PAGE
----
Count Melvin Bowers among them. A Virginia Beach golf course greenskeeper who retired a year ago to devote himself full time to getting ready for the biblically forecast apocalypse, Bowers continues preparing for the cataclysm he still believes is coming.
Fearful of water shortages, braced for urban chaos that might spill into the swamps around his house trailer, the 55-year-old Bowers continues to siphon rainwater from his gutters, having already amassed 300 gallons in 50-gallon drums. He daily checks his food supply, which includes the peas and sweet potatoes he grew last summer and enough freeze-dried food to last an entire year--should he stick to his one-meal-every-other-day emergency regimen.
"I'm not letting down my guard. I got the handle on it," he says. "This isn't over, not by a long shot. A computer glitch here and there, and we're in trouble. . . . Got those South American countries with their computer-controlled oil pipelines--one mistake with a computer chip and it's ka-blooey."
During the final week of 1999, Bowers, who lives alone, had announced that his plans for New Year's Eve would be no different any other night. Let the world party like heathens; he would be in bed before 8. "I'll read some Scripture, say my prayers and listen to a little talk-radio," he said. "I'm ready, even if no else might be. Somebody's going off the grid. A new world order may be coming."
He awakened on New Year's to a sunny, bountiful day, light snow dusting the ground. With the lights and refrigerator working in his trailer, and the world around him lighted with the silvery flickerings of neighbors' TV sets and whirring appliances, "I was relieved," he said, "but I wasn't too, too, TOO surprised 'cause nobody said the bad stuff had to come on this one day. Gotta be ready. Got my guns. I might start hunting again, just in case. Can't feel safe at least for a year and a half. Protect your stuff, I say. Especially your food."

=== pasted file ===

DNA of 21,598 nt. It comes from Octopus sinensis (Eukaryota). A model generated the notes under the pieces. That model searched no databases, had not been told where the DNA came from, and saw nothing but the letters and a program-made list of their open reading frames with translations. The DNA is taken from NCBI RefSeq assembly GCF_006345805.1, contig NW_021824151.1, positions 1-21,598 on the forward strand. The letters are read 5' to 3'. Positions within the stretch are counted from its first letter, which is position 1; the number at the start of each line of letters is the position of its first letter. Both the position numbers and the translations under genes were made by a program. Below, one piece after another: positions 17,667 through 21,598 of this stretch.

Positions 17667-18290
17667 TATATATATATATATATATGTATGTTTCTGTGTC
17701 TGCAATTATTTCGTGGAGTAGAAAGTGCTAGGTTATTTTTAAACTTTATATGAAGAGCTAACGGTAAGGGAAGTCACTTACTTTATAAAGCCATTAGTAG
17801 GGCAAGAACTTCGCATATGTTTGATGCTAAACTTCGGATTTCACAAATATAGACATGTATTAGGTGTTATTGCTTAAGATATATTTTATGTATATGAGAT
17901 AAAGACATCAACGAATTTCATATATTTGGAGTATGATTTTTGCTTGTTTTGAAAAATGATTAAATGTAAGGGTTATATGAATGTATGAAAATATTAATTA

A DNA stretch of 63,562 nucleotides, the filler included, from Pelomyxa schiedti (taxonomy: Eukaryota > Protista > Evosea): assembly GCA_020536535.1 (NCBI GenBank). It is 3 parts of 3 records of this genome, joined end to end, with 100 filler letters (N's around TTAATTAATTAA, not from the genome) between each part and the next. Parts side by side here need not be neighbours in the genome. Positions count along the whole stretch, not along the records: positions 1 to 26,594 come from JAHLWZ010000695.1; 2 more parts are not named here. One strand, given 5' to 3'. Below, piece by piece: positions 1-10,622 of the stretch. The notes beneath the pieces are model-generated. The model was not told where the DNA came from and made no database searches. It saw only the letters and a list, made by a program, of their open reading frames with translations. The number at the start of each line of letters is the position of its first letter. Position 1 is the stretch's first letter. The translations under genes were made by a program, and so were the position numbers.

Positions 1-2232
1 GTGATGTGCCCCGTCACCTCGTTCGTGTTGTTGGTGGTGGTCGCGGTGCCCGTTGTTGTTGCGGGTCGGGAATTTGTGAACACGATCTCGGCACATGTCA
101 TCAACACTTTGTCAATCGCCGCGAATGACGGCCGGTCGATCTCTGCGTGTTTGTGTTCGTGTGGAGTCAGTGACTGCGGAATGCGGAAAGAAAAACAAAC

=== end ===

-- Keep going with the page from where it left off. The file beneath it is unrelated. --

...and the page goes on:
The first two days of the new year, he limited himself to a can of peaches and yogurt.
"I still see this problem coming at us somehow," he says. "I heard there was a hurricane that just veered off course away from us. . . . If we make it to 2001, maybe we're safe. I'll keep in touch with Scripture and the People-in-the-Know. They're all saying, 'Take a look at the whole year, and don't let the government fool you.' "
Although that message has quieted among mainstream preparedness advocates, it still resonates with those tending toward conspiratorial perspectives. Having spent a "nice and peaceful" New Year's at home in Noxon, Mont., John Trochmann, founder of the Militia of Montana, says that the current tranquillity might leave the complacent more vulnerable to horrific Y2K disruptions.
"There is a reason why they have the 'Y' in Y2K," he says. " 'Y' means 'year.' A whole year. We're through only 5 percent of Y2K, which means 95 percent of the possible problems remain. The globalists want you to believe they've solved it so we'll all shut up, but the glitches could be waiting, and if they happen, watch out."
All along, Trochmann agrees, people's outlook on Y2K has been a Rorschach test of sorts: The worried and the indifferent saw what they wished to see. For some, Y2K merely served as the impetus to do what they would have done anyway. In Virginia Beach, newly worried of hurricanes, Melvin Bowers continues gathering his water. Meanwhile, the Strackbeins are looking at a new angle for Sally's Y2K cookbook--with its "Beannie Spammie" recipe and Velveeta Reuben sandwiches--which to date has sold fewer than 40 copies.
"A book reviewer told me I could easily rewrite it as a general preparedness book," she says happily. "Because you know, there'll be a use for it someday. Disaster never goes away. A storm's gotta come."